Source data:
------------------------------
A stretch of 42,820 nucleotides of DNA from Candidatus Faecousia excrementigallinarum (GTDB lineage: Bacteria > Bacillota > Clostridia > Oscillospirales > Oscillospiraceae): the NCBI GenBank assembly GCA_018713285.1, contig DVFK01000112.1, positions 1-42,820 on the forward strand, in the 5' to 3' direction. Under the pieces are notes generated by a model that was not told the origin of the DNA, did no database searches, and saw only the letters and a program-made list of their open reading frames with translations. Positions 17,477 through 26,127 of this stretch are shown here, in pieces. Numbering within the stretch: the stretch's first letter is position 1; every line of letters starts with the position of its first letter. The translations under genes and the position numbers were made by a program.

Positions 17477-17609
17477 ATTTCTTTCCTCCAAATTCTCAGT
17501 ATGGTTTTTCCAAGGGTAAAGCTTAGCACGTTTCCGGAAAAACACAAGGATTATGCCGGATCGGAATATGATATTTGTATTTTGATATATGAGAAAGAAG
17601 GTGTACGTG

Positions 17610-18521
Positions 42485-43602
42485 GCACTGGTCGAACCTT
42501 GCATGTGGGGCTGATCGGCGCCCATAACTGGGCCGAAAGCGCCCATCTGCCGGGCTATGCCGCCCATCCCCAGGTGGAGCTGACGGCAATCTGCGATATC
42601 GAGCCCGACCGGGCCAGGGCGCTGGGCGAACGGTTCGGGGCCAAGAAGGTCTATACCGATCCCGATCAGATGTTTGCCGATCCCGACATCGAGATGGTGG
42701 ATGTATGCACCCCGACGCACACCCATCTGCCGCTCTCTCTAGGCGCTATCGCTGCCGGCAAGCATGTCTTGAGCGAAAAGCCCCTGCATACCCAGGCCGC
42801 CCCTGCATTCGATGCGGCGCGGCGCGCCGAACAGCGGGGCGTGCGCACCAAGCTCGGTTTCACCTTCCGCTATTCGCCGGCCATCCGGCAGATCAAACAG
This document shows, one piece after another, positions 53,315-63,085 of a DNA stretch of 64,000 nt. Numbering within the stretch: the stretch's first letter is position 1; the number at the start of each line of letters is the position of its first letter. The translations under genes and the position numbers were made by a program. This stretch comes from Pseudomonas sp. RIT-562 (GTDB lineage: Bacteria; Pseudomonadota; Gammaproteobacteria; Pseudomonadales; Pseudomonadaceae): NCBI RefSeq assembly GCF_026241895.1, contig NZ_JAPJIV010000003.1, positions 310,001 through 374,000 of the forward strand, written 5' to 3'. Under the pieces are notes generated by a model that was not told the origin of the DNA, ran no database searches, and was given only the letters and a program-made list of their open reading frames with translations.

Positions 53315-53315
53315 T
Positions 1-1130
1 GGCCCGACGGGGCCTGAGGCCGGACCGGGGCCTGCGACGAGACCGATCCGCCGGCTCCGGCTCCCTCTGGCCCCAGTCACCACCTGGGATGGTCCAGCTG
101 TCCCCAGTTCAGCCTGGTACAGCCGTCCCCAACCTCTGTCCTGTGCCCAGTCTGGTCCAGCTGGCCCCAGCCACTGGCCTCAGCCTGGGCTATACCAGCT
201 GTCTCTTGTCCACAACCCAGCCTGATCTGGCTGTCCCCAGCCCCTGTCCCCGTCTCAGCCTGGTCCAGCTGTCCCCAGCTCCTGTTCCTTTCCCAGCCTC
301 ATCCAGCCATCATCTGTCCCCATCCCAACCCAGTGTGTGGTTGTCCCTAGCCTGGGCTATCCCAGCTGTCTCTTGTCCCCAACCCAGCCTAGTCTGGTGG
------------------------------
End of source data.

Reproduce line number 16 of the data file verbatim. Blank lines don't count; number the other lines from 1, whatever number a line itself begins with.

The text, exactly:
Positions 1-1130